Abracadabra Party

  • Write the party details on white cutouts of a rabbit. Cut out a black hat and make a slit in the hat into which the rabbit "disappears." Leave the rabbit's ears showing, and let the kids pull the rabbits out of the hats to read the invitations.
  • Write the party details with a white crayon on white paper to make the invitations appear blank. Include a color crayon with each invitation, and tell the guests to color over the paper to magically reveal the party details!
  • Buy invisible felt-tip pen sets at a toy store. Write the party details on white sheets of paper with the invisible ink. With each invitation, enclose the pen that makes the invisible writing appear. Tell the guests to color over the invitations to read the surprise information.

  • Ask the kids to come dressed as magicians, complete with capes and hats.
  • Provide the kids with magic wands (see Favors) to complete their outfits.

  • Set up a stage in your party room where the kids can perform their magic acts. Place a sturdy piece of wood on some two-by-fours, or spread a bright sheet or blanket over the floor to serve as the stage. Make a curtain from an old sheet and hang it from floor lamps or tall-back chairs to hide behind-the-scenes preparations.
  • Hang posters of great magicians, such as David Copperfield and Harry Houdini.
  • Cut out classic symbols of magic, such as wands, hats, and rabbits, from construction paper to decorate the walls.

  • Play Mind Reader. Secretly select and coach a kid ahead of time to be the Mind Reader. When the game begins, "randomly" select this child to be the Mind Reader. Ask the Mind Reader to leave the room, then select a Guilty Person. Have the Mind Reader return to the party. Ask the Mind Reader one question regarding the identity of the Guilty Person. "Magically," the Mind Reader will identify the Guilty Person. Here's the trick: Be sure to phrase the question using the Guilty Person's initials in the first two words. For example, if the Guilty Person is named Bruce Lansky, you might say, "By fooking around the room, can you tell us who is guilty?"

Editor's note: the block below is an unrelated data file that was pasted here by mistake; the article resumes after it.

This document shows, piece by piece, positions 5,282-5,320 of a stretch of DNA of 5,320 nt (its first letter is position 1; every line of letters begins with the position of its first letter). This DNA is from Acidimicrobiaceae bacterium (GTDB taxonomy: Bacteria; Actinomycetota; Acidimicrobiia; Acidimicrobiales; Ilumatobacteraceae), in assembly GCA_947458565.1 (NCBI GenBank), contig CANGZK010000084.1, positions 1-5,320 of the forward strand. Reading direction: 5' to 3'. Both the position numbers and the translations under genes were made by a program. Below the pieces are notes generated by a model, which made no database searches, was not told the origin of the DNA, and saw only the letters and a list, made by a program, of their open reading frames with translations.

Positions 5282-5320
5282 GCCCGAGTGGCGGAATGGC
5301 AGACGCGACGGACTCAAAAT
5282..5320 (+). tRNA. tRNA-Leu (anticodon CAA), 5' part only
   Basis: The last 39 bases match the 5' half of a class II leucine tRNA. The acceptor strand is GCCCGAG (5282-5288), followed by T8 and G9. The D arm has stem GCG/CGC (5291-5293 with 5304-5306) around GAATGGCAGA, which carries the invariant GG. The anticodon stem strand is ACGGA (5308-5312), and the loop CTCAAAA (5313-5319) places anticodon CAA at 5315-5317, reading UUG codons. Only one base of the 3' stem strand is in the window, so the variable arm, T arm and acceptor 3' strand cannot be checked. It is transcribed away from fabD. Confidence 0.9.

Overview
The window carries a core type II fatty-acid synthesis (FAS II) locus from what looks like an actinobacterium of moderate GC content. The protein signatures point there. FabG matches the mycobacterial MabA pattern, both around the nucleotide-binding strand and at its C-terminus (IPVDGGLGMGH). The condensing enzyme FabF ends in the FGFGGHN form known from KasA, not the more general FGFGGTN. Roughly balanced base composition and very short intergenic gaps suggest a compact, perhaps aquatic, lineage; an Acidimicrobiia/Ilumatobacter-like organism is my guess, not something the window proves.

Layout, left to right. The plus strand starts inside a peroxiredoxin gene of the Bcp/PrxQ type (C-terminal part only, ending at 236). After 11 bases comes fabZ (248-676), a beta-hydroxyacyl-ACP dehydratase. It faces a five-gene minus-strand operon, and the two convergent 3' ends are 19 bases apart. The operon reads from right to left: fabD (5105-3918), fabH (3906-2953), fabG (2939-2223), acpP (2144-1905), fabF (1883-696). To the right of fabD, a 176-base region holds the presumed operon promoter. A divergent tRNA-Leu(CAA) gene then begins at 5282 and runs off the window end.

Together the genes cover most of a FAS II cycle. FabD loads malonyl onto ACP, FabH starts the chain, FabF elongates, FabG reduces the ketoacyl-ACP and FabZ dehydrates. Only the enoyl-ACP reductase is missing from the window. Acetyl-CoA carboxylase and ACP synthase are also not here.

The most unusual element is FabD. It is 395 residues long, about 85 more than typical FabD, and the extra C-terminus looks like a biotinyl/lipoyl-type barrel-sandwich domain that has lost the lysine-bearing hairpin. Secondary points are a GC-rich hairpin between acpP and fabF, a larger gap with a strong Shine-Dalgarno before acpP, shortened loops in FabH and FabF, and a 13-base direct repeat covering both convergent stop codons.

• Spread out a number of magic tricks on the floor. Have the players close their eyes. Remove a trick. When the players open their eyes, they must guess which trick has disappeared. The player who correctly guesses the missing trick first wins the removed trick and drops out of the game. Continue until all the tricks have mysteriously vanished. (You may want to have enough tricks for all players, so everyone gets something.)

  • Ask the kids to come to the party ready to share a magic trick they've learned. Then stage a magic show and have the kids perform their tricks for the rest of the guests.
  • Borrow some books on magic tricks from the library and learn a few simple tricks. Then take each kid aside during the party and teach him or her a trick to perform for the others.

  • Make rabbit-shaped sandwiches using a cookie-cutter; fill with the kids' favorite spreads. Have your bakery tint the bread pink for added fun.
  • Make Magic Wands. Roll bread-stick dough (available in the grocery refrigerator section) in cinnamon and sugar. Twist two sticks together, and bake according to package direction.
  • Serve fortune cookies or Cracker Jacks with surprises inside.

  • Send the budding magicians home with a collection of inexpensive magic tricks purchased from a toy or hobby store.
  • Give the kids rabbit's feet for good luck.
  • Hand out decks of cards so the kids can perform card tricks at home.
  • Make magic wands by taping lengths of ribbon to two-foot-long dowels and attaching a silver star cut from poster board to one end. Let the kids decorate their wands with pens, glue, and glitter.

  • Hire a professional magician to perform and teach magic tricks.
  • Take the kids to a magic show to enjoy amazing tricks.

  • Practice a few magic tricks yourself so you know they work well before you try them with the kids.
  • Choose tricks that the kids can learn easily.

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